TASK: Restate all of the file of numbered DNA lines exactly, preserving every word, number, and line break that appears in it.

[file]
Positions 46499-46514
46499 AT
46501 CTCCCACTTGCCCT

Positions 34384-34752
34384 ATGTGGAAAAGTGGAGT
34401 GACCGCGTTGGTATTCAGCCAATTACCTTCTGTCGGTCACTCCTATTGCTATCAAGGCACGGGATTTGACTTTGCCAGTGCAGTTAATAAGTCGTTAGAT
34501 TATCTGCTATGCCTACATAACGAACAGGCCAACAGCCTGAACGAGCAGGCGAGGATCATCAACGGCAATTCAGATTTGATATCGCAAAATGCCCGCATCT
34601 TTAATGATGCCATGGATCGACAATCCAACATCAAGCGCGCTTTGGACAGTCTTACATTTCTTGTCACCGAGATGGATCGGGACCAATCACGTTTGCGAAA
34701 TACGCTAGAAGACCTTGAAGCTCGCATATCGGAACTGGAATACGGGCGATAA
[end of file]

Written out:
Positions 46499-46514
46499 AT
46501 CTCCCACTTGCCCT

Positions 34384-34752
34384 ATGTGGAAAAGTGGAGT
34401 GACCGCGTTGGTATTCAGCCAATTACCTTCTGTCGGTCACTCCTATTGCTATCAAGGCACGGGATTTGACTTTGCCAGTGCAGTTAATAAGTCGTTAGAT
34501 TATCTGCTATGCCTACATAACGAACAGGCCAACAGCCTGAACGAGCAGGCGAGGATCATCAACGGCAATTCAGATTTGATATCGCAAAATGCCCGCATCT
34601 TTAATGATGCCATGGATCGACAATCCAACATCAAGCGCGCTTTGGACAGTCTTACATTTCTTGTCACCGAGATGGATCGGGACCAATCACGTTTGCGAAA
34701 TACGCTAGAAGACCTTGAAGCTCGCATATCGGAACTGGAATACGGGCGATAA